The Wheeler lab has been awarded the CBSD COBRE Junior Investigator project grant to develop “methods for fast bio-sequence comparison with profile hidden Markov models”. The grant will provide $450K in funding over three years, starting … now!
A good chunk of the lab had the pleasure of attending the ISMB 2017 in Prague, ending just a couple days ago. Before and during the conference, we had a chance to meet up with several lab collaborators, and to attend an endless stream of informative talks. We also managed to get a little touring in, with trips to the castle, the Charles bridge, a unique marionette performance of Don Giovanni, and exposure to the singularly Czech style of table service.
Since its inception in 2012, Dfam has demonstrated the promise of using profile hidden Markov Models (HMMs) to improve the detection sensitivity and annotation quality of Transposable Element (TEs) families in human and subsequently for four additional reference organisms. Despite these advances, the tools used to discover new families ( de-novo repeat finders ), improve families ( extend, defragment, subfamily clustering ), and classify TE families continue to depend on consensus sequence models. This discordance between methodologies is a direct impediment to Dfam’s expansion.
Daniel Olson has been named as a 2017 CBSD Summer Graduate Fellow. Each year, the University of Montana’s Center for Biomolecular and Structural Dynamics supports a small number of graduate students for a summer of research. Daniel, will enter the grad program here in the fall but has already begun research on models for repetitive biological sequences. That he was granted a fellowship for the summer prior to his first year in a grad program is a testimony to the excellent contributions he has already made to research on this campus, beginning with Art Woods and continuing in the Wheeler lab. Congratulations, Daniel!
Congratulations to Joyce Liu, a Sentinel High student who has been working with the Wheeler lab for the past couple years. She was recently awarded 2nd place in the Montana Tech Regional Science and Engineering Fair (link), for her project Investigating the Role of Pseudogenes as the Source of Conserved Non-Coding Elements in the Human Genome.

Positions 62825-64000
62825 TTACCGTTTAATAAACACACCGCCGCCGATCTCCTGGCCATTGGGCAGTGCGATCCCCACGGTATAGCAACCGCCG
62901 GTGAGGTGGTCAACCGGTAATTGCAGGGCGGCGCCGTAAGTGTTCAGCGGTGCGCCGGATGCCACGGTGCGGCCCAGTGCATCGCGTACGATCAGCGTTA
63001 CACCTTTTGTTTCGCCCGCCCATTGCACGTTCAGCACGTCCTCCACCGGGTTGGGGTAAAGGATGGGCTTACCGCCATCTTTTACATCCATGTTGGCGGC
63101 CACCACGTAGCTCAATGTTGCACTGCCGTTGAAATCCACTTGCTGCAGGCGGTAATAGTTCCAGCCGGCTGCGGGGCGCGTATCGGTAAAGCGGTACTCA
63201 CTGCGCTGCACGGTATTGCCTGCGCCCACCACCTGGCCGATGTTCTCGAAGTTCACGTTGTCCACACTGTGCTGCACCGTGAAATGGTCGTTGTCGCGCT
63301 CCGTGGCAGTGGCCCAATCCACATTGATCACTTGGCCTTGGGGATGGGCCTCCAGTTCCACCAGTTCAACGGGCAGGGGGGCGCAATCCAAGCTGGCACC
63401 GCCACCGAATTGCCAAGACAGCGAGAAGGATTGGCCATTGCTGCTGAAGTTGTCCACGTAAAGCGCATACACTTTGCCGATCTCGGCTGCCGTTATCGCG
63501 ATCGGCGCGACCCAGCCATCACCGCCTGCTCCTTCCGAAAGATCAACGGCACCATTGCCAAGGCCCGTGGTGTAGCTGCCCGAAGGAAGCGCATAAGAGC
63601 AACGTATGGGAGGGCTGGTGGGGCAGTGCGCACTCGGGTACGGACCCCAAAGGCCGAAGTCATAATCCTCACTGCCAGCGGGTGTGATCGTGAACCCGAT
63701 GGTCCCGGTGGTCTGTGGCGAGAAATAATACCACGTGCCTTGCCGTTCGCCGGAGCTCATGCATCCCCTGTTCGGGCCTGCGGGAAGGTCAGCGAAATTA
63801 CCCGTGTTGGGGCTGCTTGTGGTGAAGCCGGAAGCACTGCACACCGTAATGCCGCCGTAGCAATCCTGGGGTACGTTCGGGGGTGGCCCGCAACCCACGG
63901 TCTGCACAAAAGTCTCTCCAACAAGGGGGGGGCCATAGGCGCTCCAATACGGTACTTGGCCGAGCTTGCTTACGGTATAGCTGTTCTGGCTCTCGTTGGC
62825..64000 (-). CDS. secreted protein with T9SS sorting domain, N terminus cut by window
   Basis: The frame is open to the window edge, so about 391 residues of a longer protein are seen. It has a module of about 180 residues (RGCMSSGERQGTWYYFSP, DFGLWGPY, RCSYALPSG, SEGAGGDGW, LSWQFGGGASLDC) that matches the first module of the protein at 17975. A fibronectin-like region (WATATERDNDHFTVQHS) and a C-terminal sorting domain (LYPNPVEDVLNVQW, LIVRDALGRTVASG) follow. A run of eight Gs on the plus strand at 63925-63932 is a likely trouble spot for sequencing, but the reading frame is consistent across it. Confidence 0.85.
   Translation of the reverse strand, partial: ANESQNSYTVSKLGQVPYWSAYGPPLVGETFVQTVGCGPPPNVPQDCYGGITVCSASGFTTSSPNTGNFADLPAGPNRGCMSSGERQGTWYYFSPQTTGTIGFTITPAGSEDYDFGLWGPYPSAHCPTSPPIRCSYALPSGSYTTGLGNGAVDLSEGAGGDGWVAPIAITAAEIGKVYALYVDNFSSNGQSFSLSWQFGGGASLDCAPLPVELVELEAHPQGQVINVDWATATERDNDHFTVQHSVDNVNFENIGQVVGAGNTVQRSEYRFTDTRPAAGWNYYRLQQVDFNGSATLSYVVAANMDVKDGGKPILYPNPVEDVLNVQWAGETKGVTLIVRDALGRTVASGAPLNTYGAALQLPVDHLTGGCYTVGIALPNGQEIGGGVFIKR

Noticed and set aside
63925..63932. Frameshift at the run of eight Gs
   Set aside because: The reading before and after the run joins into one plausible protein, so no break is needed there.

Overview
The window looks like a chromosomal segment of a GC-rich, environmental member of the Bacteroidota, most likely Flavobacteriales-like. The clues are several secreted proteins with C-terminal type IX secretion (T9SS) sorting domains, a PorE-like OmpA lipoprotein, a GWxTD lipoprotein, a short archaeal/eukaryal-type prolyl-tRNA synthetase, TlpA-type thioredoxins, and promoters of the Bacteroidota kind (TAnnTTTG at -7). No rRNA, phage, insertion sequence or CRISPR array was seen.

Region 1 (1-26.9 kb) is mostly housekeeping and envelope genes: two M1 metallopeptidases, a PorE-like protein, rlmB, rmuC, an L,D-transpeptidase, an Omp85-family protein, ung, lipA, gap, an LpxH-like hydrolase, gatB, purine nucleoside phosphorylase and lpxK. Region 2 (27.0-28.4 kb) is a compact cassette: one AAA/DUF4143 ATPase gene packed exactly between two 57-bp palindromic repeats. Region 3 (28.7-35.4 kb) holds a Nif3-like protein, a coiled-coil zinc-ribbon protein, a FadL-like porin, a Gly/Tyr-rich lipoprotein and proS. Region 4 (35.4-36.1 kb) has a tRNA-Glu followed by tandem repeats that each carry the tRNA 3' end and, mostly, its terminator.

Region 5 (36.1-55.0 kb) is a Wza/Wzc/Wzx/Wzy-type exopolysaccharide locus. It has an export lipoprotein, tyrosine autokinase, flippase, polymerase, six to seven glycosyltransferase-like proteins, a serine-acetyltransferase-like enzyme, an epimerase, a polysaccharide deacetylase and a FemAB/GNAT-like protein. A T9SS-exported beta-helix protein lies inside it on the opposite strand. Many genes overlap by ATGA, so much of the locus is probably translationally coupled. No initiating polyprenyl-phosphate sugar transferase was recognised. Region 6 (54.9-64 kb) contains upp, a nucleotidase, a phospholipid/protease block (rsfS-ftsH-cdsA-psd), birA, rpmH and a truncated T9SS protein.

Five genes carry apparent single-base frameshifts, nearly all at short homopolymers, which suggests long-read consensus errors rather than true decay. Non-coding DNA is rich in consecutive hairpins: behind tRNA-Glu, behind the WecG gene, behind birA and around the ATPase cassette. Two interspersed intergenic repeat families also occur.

The Wheeler lab has been awarded an NIH R15 grant from the National Institute of General Medical Sciences to develop “Improved protein-DNA models for translated sequence search with profile Hidden Markov models”. The grant is for $426K over three years, beginning April 1, 2017.
Fast and sensitive sequence database search is fundamental to modern molecular biology. The funded research will improve the accuracy of annotation of protein-coding content in sequenced genomes and metagenomic datasets. The research builds on established sequence database search software that employs probabilistic models to increase sensitivity through greater statistical power and ability to better model family complexity. The probabilistic models are called profile hidden Markov models (profile HMMs), and the software is HMMER.
Dr. Wheeler’s group will develop new models that account for frameshifting mutations or errors that obscure the protein-coding nature of sequence, and for splice sites that break genes or domains into distant fragments on the genome. Through a combination of new algorithms and application of existing approaches, these models will be fast enough to use for large-scale annotation, such as in the EMBL European Bioinformatics Institute’s Metagenomics Portal.
(See the press release: here)
I’m proud to be a signatory on a guest column in today’s Missoulian, which highlights the terrific educational atmosphere and excellent research found on the University of Montana campus. Despite trying financial times resulting from an enrollment drop caused by multiple complex factors, this University is home to a great many tremendous educators and researchers.